Ronel and Alex both have a history of organizing, which is very present in the way they are devoted to organizing. When Ronel was 17 in Haiti, he began to organize. In his neighborhood, the government wouldn’t go pick up the trash for close to a month. Even though his family payed for this benefit, the trash was left. He and his friends took all the trash and put it in the middle of the road for it to be picked up. He called a press conference, and spoke on TV about what he had done. Within a few hours, the trucks came to clean up the pile of trash. For the first time in his life, he said, “I see how media can be useful.” When I asked Ronel about his passion for organizing, he told me, “it’s rewarding.” Alex echoed that sentiment as well, having devoted much of his life to organizing for the past five years.

 

The community oriented work that Alex and Ronel do is reflected in their weekly Tuesday meetings. At the beginning of the meeting, Ronel told people “We are all going through the same thing you are going through.” This was something often said in these meetings to make sure no one felt embarrassed or ashamed. Ronel requested that the new members to the meetings introduce themselves to the audience. After the new members shared their stories and voiced their concerns, Ronel told them, “You must invest in this fight, but if you do, we’ll fight to the finish line with you.” After he said this, the whole crowd in unison said, “We’ll fight with you!” Throughout these meetings, I would hear the crowd chime in “That ain’t right!” When a member shared a story about a landlord that has raised the rent for the past three months, the crowd would boo.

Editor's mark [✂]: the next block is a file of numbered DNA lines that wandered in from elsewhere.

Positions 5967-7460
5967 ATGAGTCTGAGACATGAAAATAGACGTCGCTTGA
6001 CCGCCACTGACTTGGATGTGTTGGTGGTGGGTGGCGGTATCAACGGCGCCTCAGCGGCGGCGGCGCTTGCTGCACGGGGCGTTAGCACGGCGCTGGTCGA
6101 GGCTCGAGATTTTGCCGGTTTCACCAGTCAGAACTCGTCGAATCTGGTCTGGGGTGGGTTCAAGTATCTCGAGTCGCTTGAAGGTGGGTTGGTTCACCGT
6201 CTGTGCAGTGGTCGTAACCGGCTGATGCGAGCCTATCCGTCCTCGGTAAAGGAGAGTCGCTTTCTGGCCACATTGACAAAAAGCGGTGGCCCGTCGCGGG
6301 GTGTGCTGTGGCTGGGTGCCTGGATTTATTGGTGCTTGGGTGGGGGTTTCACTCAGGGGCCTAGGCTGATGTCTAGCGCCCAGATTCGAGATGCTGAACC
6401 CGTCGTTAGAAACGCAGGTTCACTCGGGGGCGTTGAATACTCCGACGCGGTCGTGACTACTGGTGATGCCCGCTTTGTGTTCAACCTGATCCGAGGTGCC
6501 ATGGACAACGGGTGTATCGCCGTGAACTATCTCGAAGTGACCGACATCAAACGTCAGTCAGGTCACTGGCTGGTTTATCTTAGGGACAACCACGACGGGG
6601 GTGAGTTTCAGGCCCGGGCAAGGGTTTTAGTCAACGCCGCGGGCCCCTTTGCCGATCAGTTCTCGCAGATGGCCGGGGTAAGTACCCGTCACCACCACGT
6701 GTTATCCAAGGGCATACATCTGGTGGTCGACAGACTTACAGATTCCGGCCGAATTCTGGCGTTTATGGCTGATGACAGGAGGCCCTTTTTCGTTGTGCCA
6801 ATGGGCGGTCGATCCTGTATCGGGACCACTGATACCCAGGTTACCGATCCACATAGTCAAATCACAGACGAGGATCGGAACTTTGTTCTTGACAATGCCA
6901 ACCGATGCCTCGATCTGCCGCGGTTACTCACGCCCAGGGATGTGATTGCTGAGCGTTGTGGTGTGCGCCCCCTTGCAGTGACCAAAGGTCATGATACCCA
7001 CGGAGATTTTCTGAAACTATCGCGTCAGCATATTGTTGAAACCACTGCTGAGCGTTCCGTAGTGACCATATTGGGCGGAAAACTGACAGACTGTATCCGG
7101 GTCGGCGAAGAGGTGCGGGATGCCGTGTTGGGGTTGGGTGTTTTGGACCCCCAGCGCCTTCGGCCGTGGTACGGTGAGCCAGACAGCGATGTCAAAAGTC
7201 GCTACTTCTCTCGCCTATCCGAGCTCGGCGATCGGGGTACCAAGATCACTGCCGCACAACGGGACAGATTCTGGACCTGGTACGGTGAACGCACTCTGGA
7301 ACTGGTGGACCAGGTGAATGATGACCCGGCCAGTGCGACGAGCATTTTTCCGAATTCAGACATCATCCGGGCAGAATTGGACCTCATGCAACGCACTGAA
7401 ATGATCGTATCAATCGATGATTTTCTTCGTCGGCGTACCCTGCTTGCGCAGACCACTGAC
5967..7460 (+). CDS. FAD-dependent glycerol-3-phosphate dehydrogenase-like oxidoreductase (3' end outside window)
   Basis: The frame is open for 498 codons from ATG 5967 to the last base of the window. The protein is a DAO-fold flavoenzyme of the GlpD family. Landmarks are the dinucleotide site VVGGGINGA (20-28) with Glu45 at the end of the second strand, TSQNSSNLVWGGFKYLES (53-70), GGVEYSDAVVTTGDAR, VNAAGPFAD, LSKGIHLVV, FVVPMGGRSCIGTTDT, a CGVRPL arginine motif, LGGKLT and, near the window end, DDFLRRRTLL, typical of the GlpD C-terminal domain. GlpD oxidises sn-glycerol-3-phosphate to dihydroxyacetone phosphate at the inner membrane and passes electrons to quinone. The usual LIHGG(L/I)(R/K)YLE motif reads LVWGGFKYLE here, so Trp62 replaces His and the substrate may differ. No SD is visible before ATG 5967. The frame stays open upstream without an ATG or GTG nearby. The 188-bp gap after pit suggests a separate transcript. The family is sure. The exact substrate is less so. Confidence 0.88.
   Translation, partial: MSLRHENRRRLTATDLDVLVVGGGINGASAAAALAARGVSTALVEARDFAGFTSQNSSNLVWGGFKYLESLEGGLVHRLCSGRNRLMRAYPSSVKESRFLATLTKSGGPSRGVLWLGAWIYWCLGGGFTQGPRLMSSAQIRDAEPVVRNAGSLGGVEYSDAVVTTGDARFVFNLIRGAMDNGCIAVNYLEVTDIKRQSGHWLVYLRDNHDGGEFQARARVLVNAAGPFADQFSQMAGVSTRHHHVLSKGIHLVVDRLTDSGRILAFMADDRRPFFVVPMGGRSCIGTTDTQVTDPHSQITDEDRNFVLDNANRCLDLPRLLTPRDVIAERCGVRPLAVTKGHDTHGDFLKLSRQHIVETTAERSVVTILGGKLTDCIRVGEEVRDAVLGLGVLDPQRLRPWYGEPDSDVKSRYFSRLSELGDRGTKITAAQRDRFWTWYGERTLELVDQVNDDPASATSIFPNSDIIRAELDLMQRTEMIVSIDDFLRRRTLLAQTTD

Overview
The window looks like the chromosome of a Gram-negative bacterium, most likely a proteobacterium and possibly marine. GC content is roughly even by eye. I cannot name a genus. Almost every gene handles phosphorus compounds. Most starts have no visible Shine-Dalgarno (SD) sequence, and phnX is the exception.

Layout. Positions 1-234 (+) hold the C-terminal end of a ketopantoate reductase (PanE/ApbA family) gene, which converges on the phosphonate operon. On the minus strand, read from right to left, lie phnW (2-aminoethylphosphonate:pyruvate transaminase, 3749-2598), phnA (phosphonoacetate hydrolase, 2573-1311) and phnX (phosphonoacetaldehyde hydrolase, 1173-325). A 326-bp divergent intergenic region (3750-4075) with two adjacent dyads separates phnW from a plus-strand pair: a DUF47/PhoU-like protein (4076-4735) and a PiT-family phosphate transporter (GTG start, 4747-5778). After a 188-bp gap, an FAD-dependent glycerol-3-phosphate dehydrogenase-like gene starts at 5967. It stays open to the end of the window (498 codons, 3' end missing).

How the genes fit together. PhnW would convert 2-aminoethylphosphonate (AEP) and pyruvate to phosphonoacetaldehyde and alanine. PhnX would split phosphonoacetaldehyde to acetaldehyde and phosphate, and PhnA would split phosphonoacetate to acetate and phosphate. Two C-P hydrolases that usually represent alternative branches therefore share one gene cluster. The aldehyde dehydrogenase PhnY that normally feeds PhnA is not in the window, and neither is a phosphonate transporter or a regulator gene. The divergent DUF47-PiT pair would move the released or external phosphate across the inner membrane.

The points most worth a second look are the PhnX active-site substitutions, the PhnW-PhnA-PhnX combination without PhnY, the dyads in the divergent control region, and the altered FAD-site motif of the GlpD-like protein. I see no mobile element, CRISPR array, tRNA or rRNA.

These meetings only reinforced the strength of community within this organization. Many people knew each other well, but the new people were welcomed in open arms. Ronel and Alex exemplified the work of City Life through their daily interactions and assistance with the community of Boston.